The race is not always to the swift, nor the battle to the strong; but that is the way to bet. 

Hugh E. Keogh 

There’s too much to read, right? Especially contemporary fiction. Too many choices. You have to develop a strategy of selection, a method of triage. I will always read more old books than new ones, as I think everyone should. But I don’t neglect what my contemporaries are doing. This summer, for instance, I plan to read Jon Fosse’s Septology and Zito Madu’s memoir The Minotaur at Calle Lanza. (Memoir is not fiction, of course, but it uses some of the same techniques and, for me, scratches some of the same itches.) 

My own strategy for deciding what to read arises from these facts: Literary fiction in America has become a monoculture in which the writers and the editors are overwhelmingly products of the same few top-ranked universities and the same few top-ranked MFA programs — we’re still in The Program Era — and work in a moment that prizes above all else ideological uniformity. Such people tend also to live in the same tiny handful of places. And it is virtually impossible for anything really interesting, surprising, or provocative to emerge from an intellectual monoculture. 

With these facts in mind I have developed a three-strike system to help me decide whether to read contemporary fiction, with the following features: 

  • The book is set in Brooklyn: Three strikes, you’re out
  • The author lives in Brooklyn: Three strikes, you’re out
  • The book is set anywhere else in New York City: Two strikes
  • The book is set in San Francisco: Two strikes
  • The book’s protagonist is a writer or artist or would-be writer or would-be artist: Two strikes
  • The author attended an Ivy League or Ivy-adjacent university or college: Two strikes
  • The book is set in Los Angeles: One strike
  • The author lives in San Francisco: One strike. 
  • The author has an MFA: One strike
  • The book is set in the present day: One strike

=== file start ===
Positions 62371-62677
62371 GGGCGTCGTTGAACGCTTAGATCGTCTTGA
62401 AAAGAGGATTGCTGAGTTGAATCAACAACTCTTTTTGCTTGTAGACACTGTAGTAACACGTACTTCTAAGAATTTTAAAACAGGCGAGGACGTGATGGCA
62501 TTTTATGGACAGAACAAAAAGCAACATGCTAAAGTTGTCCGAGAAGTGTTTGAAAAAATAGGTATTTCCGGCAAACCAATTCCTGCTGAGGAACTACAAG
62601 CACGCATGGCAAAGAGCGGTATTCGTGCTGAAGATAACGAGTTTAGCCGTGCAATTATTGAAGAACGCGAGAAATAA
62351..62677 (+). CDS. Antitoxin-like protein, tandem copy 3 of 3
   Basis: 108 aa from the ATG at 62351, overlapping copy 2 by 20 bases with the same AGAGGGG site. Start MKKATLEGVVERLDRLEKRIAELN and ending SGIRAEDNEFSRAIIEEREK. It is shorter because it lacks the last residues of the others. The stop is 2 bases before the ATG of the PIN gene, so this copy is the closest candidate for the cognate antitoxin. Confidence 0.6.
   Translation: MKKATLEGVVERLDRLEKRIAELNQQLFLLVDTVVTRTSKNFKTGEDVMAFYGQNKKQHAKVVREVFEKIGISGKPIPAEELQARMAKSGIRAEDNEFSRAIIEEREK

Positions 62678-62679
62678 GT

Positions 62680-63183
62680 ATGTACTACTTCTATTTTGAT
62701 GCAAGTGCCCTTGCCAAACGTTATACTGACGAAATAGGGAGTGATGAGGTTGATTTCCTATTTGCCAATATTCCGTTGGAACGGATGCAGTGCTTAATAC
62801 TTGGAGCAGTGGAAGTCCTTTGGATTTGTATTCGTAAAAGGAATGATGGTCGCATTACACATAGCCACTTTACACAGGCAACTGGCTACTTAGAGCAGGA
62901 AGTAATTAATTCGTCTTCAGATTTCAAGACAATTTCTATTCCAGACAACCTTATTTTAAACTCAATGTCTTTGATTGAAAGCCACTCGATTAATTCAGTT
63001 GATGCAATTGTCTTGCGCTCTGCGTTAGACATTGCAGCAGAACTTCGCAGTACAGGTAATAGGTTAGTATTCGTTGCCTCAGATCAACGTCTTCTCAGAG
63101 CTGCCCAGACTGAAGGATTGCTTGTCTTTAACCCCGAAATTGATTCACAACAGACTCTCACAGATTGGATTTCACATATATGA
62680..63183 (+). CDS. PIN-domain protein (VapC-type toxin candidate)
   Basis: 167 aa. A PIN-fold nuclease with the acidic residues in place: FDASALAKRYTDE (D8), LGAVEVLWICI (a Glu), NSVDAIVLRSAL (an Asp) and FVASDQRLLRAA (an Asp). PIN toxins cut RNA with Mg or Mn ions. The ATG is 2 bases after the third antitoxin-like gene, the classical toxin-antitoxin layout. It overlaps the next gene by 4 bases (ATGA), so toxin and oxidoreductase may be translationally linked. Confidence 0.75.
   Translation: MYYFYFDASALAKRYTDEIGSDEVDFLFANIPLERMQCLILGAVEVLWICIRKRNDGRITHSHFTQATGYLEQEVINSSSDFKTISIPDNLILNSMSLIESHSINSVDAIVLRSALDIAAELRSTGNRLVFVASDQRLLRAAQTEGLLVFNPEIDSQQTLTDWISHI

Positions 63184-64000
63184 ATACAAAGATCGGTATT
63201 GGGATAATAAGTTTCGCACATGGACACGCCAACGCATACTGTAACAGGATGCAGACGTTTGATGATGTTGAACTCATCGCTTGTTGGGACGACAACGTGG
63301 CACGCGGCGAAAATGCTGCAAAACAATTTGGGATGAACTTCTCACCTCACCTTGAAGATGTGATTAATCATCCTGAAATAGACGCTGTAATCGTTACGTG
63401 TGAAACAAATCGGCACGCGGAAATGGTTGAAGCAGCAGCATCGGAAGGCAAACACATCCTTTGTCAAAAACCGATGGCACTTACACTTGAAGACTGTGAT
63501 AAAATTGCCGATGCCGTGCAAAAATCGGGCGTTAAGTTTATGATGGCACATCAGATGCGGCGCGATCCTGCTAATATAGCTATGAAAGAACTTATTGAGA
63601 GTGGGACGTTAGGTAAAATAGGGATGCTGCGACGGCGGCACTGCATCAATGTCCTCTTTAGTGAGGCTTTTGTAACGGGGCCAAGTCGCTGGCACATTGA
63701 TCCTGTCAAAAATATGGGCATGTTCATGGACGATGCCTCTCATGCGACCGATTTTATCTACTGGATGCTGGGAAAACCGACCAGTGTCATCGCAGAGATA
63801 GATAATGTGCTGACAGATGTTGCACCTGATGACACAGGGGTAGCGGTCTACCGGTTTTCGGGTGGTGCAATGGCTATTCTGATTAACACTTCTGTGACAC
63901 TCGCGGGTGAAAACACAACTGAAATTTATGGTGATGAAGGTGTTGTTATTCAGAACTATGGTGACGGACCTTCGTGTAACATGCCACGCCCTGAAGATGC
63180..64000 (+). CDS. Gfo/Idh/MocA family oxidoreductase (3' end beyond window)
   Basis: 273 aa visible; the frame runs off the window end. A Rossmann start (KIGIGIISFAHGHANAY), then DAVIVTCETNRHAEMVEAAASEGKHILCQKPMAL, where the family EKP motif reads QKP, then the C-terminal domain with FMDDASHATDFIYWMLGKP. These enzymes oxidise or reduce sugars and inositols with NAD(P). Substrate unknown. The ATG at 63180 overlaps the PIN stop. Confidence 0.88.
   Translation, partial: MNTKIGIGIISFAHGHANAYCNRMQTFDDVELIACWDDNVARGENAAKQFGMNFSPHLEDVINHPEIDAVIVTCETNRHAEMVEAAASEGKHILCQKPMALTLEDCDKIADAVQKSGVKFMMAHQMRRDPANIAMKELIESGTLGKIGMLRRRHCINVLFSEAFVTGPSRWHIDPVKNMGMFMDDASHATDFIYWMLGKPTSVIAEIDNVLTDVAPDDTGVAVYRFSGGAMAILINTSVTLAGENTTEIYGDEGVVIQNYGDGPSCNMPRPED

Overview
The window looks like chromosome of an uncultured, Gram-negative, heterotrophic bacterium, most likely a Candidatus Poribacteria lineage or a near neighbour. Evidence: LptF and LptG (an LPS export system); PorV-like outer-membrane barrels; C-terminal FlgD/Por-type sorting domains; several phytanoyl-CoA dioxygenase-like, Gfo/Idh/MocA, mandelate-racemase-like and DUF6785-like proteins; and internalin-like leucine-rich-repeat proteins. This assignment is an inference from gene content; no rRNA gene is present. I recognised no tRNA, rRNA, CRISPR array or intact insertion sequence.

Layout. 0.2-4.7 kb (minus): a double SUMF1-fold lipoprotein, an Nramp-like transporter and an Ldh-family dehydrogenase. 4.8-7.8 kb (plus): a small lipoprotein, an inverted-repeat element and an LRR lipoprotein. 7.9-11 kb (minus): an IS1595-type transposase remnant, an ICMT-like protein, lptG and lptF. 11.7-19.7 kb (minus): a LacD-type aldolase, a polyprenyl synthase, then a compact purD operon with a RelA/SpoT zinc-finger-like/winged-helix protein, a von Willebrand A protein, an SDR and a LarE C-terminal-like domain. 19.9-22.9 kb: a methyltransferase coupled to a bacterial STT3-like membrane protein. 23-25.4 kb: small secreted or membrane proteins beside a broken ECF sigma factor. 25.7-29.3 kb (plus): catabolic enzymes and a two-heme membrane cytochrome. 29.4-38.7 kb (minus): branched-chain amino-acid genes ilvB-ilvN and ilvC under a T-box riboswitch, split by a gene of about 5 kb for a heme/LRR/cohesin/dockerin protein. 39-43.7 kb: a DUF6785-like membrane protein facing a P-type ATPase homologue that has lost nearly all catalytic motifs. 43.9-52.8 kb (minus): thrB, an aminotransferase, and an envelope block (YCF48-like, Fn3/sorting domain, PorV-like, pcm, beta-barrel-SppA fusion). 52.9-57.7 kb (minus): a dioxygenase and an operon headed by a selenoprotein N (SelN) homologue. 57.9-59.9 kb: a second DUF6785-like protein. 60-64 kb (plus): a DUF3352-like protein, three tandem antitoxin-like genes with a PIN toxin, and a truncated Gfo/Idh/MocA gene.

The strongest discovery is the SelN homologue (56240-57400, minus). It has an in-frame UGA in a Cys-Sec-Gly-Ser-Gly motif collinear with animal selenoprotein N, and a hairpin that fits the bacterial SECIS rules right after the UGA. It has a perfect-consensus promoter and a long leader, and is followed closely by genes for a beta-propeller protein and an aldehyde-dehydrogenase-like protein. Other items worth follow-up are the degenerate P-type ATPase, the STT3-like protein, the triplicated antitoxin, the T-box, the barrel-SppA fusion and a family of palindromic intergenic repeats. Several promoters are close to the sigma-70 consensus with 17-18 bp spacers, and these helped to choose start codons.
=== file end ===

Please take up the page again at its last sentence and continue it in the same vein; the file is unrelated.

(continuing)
I am not saying that any book that racks up three strikes cannot be good. I am saying that the odds against said book being good are enormous. It is vanishingly unlikely that a book that gets three strikes in my system will be worth reading, because any such book is overwhelmingly likely to reaffirm the views of its monoculture — to be a kind of comfort food for its readers. Even books as horrific as Hanya Yanagihara’s A Little Life — a novel I wish I had never read, and one of the key books that made me settle on this system — is comforting in the sense that we always know precisely whom we are to sympathize with and whom to hate. Daniel Mendelsohn is correct: “Yanagihara’s book sometimes feels less like a novel than like a seven-hundred-page-long pamphlet.” I would delete “sometimes.” 

(Author graduated from Smith College, lives somewhere in New York City, book is set in New York City in more-or-less the present day: at least five strikes. I shoulda known.) 

My system does not cover every eventuality. Among other things, it only applies to American writers, though the monoculture I have described extends overseas: for instance, Sally Rooney doesn’t live in Brooklyn, but she might as well; and her books aren’t set in Brooklyn, though they might as well be. I need to extend my system to account for this kind of thing. But I can continue to work on that. 

I have a similar system for deciding whether to watch a movie; maybe I’ll write about that in another post.